US College Basketball
Irish basketball star Edel Thornton will make history on Saturday in becoming the first Irish player to play in the Sweet 16 of the NCAA Championship.

The former Brunell player from Cork city — who is in her sophomore year on a basketball scholarship at Quinnipiac University in Connecticut — helped defeat fourth seed Miami 85-78 on Monday in Florida.

It was their second upset in just 48 hours, and Thornton and Quinnipiac are quickly becoming the fans’ favourites given their underdog winning streak.

The team, coached by Tricia Fabbri, are 29-6 for the season, and they will bid to continue their Cinderella run when they face the number one seeded South Carolina in the Stockton, California, on Saturday at 1pm (8pm Irish time).

Thornton featured throughout Monday’s game in which the Bobcats hit an incredible 15 three-pointers — the second most in NCAA finals history in a single game — to shock favourites Miami.

The win makes Quinnipiac the fourth 12th seed in NCAA Division I women’s basketball history to advance to the Sweet 16 — and Thornton the first Irish player to do so — joining BYU in 2014, Kansas in 2013 and San Francisco in 1996. 

In addition, Quinnipiac have become the fourth team in history to defeat a No. 5 and No. 4 seed to advance to the Sweet 16. 

Among those keeping a close eye on Thornton Stateside is former WNBA player and Ireland’s greatest ever export in the sport, Susan Moran from Tullamore, Offaly.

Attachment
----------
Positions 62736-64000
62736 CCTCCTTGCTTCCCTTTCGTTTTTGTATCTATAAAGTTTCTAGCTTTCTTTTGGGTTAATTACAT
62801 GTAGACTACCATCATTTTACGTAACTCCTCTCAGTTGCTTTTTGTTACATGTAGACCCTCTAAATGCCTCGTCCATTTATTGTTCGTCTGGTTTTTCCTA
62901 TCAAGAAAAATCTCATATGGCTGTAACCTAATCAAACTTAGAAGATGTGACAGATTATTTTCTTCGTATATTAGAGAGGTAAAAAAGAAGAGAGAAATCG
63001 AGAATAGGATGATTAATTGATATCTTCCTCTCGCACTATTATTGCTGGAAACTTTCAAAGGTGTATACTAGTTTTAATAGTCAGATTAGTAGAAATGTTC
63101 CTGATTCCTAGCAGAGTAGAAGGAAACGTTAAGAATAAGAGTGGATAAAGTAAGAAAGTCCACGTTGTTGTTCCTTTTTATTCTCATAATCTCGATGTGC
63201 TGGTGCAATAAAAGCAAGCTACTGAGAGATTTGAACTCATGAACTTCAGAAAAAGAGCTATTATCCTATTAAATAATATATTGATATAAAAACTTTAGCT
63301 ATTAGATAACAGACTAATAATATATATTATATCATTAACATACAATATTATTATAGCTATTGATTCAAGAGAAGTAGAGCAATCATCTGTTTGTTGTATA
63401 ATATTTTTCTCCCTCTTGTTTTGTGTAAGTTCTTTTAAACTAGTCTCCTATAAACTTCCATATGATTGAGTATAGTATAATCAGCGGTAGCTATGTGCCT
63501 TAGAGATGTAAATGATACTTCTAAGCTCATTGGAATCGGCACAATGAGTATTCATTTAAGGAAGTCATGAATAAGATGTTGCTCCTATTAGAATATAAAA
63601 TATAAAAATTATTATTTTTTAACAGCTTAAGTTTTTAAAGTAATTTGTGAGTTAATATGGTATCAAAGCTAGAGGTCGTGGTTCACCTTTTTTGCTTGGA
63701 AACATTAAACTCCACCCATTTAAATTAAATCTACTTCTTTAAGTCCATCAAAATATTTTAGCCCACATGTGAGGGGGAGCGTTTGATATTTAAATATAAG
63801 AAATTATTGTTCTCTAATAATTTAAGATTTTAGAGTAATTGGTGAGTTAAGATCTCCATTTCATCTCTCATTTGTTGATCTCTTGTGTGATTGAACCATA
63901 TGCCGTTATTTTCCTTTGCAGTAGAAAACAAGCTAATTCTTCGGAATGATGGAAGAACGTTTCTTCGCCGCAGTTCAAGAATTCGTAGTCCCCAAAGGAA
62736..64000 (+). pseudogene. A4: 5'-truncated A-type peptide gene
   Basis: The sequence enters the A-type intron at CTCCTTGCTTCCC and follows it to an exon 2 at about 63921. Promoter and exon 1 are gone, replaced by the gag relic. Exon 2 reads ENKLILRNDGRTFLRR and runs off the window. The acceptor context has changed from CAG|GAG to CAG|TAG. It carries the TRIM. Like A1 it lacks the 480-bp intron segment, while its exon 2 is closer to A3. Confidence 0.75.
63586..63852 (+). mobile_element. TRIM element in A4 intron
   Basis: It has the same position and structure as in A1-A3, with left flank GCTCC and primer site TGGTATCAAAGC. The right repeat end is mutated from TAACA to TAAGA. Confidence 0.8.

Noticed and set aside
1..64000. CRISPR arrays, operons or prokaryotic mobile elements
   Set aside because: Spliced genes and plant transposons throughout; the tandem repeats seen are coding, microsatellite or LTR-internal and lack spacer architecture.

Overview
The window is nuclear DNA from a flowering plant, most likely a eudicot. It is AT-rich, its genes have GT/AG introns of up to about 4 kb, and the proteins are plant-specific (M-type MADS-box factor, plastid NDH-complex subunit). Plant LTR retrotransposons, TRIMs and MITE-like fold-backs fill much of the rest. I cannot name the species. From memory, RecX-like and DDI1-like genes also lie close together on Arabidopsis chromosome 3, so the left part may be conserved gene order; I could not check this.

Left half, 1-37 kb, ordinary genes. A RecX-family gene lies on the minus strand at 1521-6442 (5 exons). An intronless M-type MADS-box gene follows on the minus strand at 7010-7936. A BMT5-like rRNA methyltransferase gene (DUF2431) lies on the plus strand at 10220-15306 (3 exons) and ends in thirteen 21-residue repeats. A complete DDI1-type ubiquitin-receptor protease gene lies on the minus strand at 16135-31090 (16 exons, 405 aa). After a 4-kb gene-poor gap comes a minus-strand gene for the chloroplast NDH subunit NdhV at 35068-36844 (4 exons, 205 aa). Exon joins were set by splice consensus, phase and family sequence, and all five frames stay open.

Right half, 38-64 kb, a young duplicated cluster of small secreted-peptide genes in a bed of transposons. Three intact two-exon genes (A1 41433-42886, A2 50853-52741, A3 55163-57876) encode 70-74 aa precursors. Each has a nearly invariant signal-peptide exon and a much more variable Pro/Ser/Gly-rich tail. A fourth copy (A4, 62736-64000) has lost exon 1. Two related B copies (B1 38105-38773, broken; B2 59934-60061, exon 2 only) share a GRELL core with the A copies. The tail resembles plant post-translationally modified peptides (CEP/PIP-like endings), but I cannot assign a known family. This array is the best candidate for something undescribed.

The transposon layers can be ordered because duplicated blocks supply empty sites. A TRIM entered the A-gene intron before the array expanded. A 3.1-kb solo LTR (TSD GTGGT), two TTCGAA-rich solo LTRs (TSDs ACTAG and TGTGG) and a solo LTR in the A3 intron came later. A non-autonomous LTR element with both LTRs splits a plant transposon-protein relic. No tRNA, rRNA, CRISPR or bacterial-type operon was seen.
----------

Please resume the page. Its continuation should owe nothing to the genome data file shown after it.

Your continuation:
“It’s really great to see a mid-major team like Quinnipiac getting to the Sweet 16, and it’s better again to see an Irish player on the roster,” said Moran, who is now in her fourth season as an associate head coach with St Joseph’s College in Philadelphia, where she herself played on scholarship, before turning professional with WNBA side New York Liberty.

Moran’s squad reached the first and second rounds of the NCAA Championships before, but they never proceeded to the Sweet 16. 

Other former Irish basketball stars to play Division 1 basketball, including Michelle Fahy (Galway), who was on scholarship with Iona, Orla O’Reilly (Cork) who attended Binghamton, and Clodagh Scannell (Cork), who attended Boston University, have never even reached the last 32 of the tournament.

Before knocking out fourth seed Miami on Monday, Quinnipiac knocked fifth-seeded Marquette out of the tournament last Saturday with a 68-65 win. It was just the first NCAA Tournament victory for Quinnipiac (29-6) in university’s history.

Even the opposing coach, Miami’s Katie Meier was full of praise for Quinnipiac’s impressive display Monday.

“They were just really special and I’m not surprised by it. They were very, very special. What a moment for them. They’re going to have a lot of people on their bandwagon if they continue to play like that, because that was really special,” Meier said.

Thornton’s father, who was present for his daughter’s display against Marquette last Saturday and Monday’s win over Miami, will return to Ireland today, before flying back to the United States with his wife tomorrow to witness their daughter take on South Carolina in California on Saturday.

The Gamecocks barely escaped the second round with a win over Arizona State, and the team may be without guard Allisha Gray, who injured her knee Sunday. 

South Carolina is already missing Alaina Coates, a star centre who injured her ankle before the tournament began.

The game will be broadcast live on ESPN2 Stateside.


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